By 2019 yearend, EIX expects EES to be breakeven:
The strategy behind EES for EIX is simple to explain:
Proof of concept by yearend 2019:
Absolutely, no additional capital investments in the next 18-months:
Conclusions: We believe that EIX will be successful …
Risk, like most things, is in the execution:
Conference call reveals little additional information other than multiple paid and that SRE would issue some equity to fund the transaction: It was revealed by management that it estimates having valued Oncor at some 9.9x 2018E AEBITDA and some 23x 2018E adjusted net income. This includes SRE’s estimate of the impact of Oncor’s recently settled 2017 rate case. The financial data is expected to be updated just before or after closing the transaction in 1H18.
· Oncor’s 2018E AEBITDA and Net Income based on offering price for EFHC: Based on the multiple that SRE believes it would pay, if successful, Oncor’s implied 2018E AEBITDA and Net Income would be about $1,900MM and $513MM, respectively
· The deal looks to be accretive based on 2018E. The following is based on 0% equity financing, 50%/50% equity/debt financing, and 100% equity financing scenarios assuming a uniform 5.25% interest rate on the debt financing regardless of financed amounts, and $3,870MM in SRE’s financing obligations. We assume new equity would be issued at $117/share and use 35% tax rate:
Under all scenarios, assuming our estimate of SRE’s 2018 numbers and SRE’s estimates of Oncor’s 2018E numbers are reasonably accurate, the deal looks to be accretive: We believe our estimate of the interest rate is on the high side based on recently closed financing deals in the utility sector.
Strategically, we believe this is a good deal for SRE’s investors: The five year $7.5B investment program at Oncor should be accretive to SRE’s earnings and help raise the value of SRE. More than anything else, we believe that SRE paid just the right amount to win the bid, but not be strapped with the infamous “Winner’s Curse,” in our opinion. However, SRE’s choice to finance part of the deal with debt may be something that needs some explanation, in our opinion, based on some basic math.
Deal terms: Although details were scant, it seems SRE would buy 100% of Oncor’s ultimate parent, Energy Future Holdings Corp. (EFHC), for $9.45B in cash, resulting in an EV for Oncor of about $18.8B.
Third-party investor(s) for risk mitigation:
Based on some simple calculations, we believe that SRE paid just about the right amount for the deal:
SRE’s ultimate ownership: Sale to a 3rd-party investor(s) would leave SRE with total equity interest in EFHC of some 60% and, therefore, a 48% non-controlling interest in Oncor (EFHC currently indirectly owns an 80.03% equity interest in Oncor).
Depending on the tax rate at EFHC, debt financing may or may not be accretive to ROE:
Oncor’s CAGR in net income from 2016-to-2018 must be above 7.06% for SRE’s 2018 AEPS to be breakeven or higher:
Conclusion: We always believed that this transaction could be good for SRE, but circumstances had not prevailed on management to allow for SRE to submit a winning bid. However, given the price and the way it was structured, we believe that this transaction is good for SRE’s shareholder value, and strongly support management’s decision to make the acquisition.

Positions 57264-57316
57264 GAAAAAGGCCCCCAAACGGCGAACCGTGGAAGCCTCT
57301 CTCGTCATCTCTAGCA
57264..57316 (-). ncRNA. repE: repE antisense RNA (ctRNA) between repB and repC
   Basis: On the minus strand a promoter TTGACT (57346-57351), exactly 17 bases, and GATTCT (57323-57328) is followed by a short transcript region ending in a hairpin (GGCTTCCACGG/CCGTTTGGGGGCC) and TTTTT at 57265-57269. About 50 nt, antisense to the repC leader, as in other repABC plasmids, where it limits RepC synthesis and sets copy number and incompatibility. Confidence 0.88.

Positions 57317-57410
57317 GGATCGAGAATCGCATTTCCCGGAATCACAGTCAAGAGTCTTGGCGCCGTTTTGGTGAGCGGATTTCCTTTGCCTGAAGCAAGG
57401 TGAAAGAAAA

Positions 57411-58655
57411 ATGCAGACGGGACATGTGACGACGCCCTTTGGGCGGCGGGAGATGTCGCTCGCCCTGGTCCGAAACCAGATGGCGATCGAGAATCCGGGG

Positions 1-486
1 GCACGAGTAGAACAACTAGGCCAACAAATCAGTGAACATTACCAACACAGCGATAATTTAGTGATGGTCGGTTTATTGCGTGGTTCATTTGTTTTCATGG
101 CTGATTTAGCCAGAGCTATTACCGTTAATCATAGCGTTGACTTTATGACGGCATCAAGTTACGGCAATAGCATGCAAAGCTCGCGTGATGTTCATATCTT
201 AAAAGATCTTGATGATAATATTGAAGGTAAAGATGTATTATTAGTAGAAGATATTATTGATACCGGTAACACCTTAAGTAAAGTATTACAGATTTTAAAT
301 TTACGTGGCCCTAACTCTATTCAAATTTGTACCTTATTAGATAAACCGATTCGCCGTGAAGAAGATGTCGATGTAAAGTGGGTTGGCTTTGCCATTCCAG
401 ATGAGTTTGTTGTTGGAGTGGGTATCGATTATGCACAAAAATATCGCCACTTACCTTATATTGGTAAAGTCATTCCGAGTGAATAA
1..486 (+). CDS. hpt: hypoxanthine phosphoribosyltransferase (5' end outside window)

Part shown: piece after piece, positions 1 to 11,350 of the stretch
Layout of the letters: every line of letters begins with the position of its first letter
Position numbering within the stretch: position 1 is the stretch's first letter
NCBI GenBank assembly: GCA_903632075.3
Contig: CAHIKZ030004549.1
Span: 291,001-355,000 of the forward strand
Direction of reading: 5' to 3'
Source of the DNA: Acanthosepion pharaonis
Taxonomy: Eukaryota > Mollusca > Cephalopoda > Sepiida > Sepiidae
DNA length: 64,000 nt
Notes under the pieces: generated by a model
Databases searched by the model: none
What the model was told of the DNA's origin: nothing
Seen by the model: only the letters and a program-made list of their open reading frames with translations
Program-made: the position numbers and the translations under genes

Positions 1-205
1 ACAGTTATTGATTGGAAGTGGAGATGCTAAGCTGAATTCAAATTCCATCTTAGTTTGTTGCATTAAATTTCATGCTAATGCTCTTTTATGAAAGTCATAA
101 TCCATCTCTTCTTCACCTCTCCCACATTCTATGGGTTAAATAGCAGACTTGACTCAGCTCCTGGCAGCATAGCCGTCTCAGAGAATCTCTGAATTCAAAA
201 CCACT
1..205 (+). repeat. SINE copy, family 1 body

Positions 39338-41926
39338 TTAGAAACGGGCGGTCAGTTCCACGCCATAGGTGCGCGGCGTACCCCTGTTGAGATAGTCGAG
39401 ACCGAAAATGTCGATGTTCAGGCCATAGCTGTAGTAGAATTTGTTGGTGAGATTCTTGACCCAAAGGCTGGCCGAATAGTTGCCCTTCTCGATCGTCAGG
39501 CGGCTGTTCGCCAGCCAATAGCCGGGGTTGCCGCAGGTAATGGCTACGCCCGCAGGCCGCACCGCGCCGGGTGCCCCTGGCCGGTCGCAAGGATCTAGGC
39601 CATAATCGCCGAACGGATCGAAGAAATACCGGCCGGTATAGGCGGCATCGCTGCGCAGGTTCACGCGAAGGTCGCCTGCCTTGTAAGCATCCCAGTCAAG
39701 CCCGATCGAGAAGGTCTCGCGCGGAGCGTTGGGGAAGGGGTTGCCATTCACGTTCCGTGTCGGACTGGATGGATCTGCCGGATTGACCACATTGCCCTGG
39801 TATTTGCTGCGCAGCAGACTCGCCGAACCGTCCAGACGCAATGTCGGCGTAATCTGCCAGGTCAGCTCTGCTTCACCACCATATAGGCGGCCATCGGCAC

Terms of the Deal:
CPN announced that it agreed to be acquired by Energy Capital Partners (ECP), and a consortium of investors led by Access Industries and Canada Pension Plan Investment Board (together the “Buyers”) for $15.25/share in cash leading to an equity valuation of some $5.6B
The transaction has a 105 day “go-shop” period that ends 1 minutes past midnight of Friday, December 1, 2017
If CPN receives a superior bid then it may disband the current deal for a break-up fee of some $65MM, otherwise, should CPN choose to cancel the transaction, for whatever reason, then the break-up fee is $142MM.
The deal is expected to be consummated in 1Q2018.
The current management team is expected to remain in place.
Disappointing selling price:
Potential alternate industry buyers:
Could another PE buyer offer more? Absolutely, in our opinion:
We believe a new bidder would emerge before December 1, 2017: Therefore, we must conclude that there ought to be another PE buyer looking at buying CPN, and we look for a competing bid to emerge before December 1, 2017, possibly in the range of some
LNG 2Q2017 Earnings: On the verge of breakout; guidance raised; raising ST-Target to $65/sh || In our opinion, Cheniere needs to buy back all CCH HoldCo II Convertible Senior Notes (CCH Holdco 2 Convertibles), but conversion unlikely before March 1, 2020. So, we feel investors won’t be concerned until 2019. So, we’re upgrading our ST-Target to $65/share from $44. Regardless, we believe 10% automatic discount on conversion price is a mistake. Cheniere continues to show marketing and trading (M&T) power, accounting for more than half of revenue. We like it. We like that Cheniere’s looking at ways to deploy future FCF, but not thrilled about foreign and liquids-based ventures; we believe there are many US opportunities involving E&P, pipelines or M&T. We’re surprised and disappointed Cheniere could not roll-up CQH but we believe roll-up of CQH and CQP will happen in due time. We believe new Midship pipeline feels right but mid-scale LNG plant feels wrong. We feel there are better ways to finance expansion program, but, LT, company faces under-leverage problem. We’d like Cheniere to take excess cash flow to pay dividend after rolling up CQH and CQP and after its third act. Though loose now, we expect global LNG markets to tighten quicker than current expectations and believe Europe would continue to migrate towards hub pricing/trading, and Asia is likely to start hub pricing/trading.